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Arrested Development

Atlanta-based hip-hop group Arrested Development will headline the Abe Stage at Saturday in the Park.

Passion is the key to Arrested Development’s 30-year life span, according to the band’s frontman Todd Thomas, better known by his stage name Speech.

“We are still so passionate,” Speech said during a phone interview. “Our whole purpose was to make music that celebrated life, uplifted the community and gave some solution. And we’re still so passionate about that. I think that’s really the glue.”

Live: Saturday in the Park

The rapper of the Grammy Award-winning hip-hop group spoke to the Blues City Journal about Arrested Development’s impact, its preference to spread positivity through music and the state of modern day hip-hop:

You said Arrested Development made songs that wanted to celebrate life. Was that reactionary or a more write-what-you-know kind of deal?

Speech: Truthfully, it was both. It was a continuation of African culture. During the times of slavery, that culture was stripped from most African Americans, in particular. It was a reaction to what had become, especially in hip-hop, a culture of glorifying and talking about death and perpetuating violence in the lyrics. So, yes, it was sort of a reaction, but it was also just a continuation of the ancestral beliefs of celebrating life and life being valuable and sacred.

Is that still something Arrested Development strives for in the music it makes today?

Speech: Definitely! Every one of our shows, we call ‘em a celebration. It’s a celebration of life and of death and the struggles of our ancestors. We believe that when someone dies, they want to be with the ancestors. So we celebrate those things and the struggles of the ancestors because we believe that we stand on their shoulders. The accomplishments that they had, the sacrifices that they made, a lot of those were made for us. A lot of our ancestors never saw freedom, never saw equality, never saw Blacks and Whites coexisting in society in a more equal way. They only hoped for those things. We stand on their shoulders.

When the band first released its debut studio album, it was a stark contrast to gangsta rap. Do you think that message or focus has trickled down today?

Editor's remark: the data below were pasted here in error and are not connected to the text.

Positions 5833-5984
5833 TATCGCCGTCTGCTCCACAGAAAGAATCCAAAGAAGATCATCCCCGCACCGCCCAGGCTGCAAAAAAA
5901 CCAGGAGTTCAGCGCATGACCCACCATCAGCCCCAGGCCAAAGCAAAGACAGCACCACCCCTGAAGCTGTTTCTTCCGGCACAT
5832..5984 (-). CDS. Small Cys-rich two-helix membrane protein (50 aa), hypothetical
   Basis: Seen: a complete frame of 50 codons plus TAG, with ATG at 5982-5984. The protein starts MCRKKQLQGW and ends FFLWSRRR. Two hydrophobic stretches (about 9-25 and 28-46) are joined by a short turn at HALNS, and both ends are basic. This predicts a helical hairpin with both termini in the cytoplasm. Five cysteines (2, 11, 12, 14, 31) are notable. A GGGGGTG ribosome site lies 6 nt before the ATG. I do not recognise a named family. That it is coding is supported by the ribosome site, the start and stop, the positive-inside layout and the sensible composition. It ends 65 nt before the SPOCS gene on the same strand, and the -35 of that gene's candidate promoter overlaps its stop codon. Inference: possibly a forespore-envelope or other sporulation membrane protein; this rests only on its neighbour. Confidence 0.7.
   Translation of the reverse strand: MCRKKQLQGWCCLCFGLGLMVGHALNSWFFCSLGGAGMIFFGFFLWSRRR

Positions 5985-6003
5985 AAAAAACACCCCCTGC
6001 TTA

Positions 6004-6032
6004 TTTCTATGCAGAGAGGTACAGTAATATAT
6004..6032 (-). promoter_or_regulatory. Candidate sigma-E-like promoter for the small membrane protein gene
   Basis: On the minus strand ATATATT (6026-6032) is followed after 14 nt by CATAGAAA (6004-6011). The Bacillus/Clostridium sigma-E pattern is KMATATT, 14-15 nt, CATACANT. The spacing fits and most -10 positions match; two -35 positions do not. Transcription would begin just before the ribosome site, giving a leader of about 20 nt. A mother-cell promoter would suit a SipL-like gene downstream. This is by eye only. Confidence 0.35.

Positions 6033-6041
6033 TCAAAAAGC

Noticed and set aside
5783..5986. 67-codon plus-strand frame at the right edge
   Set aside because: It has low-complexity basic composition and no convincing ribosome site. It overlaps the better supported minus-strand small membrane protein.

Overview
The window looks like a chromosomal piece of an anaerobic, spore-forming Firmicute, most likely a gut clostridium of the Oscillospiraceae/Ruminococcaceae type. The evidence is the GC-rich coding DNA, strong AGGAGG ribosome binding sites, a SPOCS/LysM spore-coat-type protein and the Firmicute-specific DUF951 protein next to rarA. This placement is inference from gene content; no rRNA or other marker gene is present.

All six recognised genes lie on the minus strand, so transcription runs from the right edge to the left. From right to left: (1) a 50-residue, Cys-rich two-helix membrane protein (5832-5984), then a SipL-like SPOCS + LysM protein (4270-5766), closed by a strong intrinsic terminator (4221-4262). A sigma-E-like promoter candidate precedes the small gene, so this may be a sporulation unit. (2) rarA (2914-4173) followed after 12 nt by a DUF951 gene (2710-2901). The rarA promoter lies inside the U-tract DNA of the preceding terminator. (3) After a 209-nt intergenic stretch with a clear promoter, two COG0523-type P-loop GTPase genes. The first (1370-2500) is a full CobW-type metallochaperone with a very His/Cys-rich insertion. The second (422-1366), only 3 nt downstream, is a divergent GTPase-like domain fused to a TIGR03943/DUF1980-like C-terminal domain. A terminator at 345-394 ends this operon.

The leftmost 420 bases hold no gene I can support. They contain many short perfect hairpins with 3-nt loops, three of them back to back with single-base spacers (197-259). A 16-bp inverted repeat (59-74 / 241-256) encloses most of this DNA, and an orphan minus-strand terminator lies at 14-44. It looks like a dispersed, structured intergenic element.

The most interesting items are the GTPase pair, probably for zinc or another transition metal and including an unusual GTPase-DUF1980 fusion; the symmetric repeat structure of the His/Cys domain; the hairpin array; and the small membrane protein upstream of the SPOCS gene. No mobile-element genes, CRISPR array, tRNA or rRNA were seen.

Speech: I mean, of course you see some people that are very much influenced by what we did and what others had done. But in general, no. I’ll be honest with you, the world gravitates towards decadence more than it does enlightenment. When decadence shows itself to be what it always is, which is dangerous and devaluing and degrading, then we want to navigate towards enlightenment and understanding. In general, hip-hop has gone down as far as its values of life and its values of humanity and spirituality.

Is there room for hip-hop to grow in that regard?

Speech: Always! Always room to grow. Yes! There’s definitely hope. In fact, I believe that most people would want positive messages in things that revitalize their life instead of taking away from it. You also have other forces in this world. Huge corporations, to be honest, would rather have the degradation because it’s more senseless and dumbed down entertainment. What that dumbed down, senseless entertainment allows is for people to make dumb and senseless decisions. They buy bags from Gucci and buy diamonds and fashion becomes the thing that people worth instead of their humanity. That allows them to teach us and feed us what they want, instead of us being fed in a holistic way where we’re already full from our own sacredness, our own humanity. […] There are sinister forces out there.

Has Arrested Development ever been tempted by those sinister forces in the industry? How do you overcome that?

Speech: Definitely. The temptation is real because many times Arrested Development is overlooked or left out of the history of hip-hop. We’re not playing the game the same way. Yes, there is the temptation. We’re not tempted to wrap about death because we’re not tempted by that, but we are tempted by the accolades and the financial incentives that can come from that. Sometimes you think, “Wow! Did we ever choose the wrong path!” (laughs) But then I think you come back to your senses when you just step back from it all and start, again, to think about the most important things in life. You’ll never find someone on their deathbed talking about their money. They’ll be talking about their family and the people that mean most to them.

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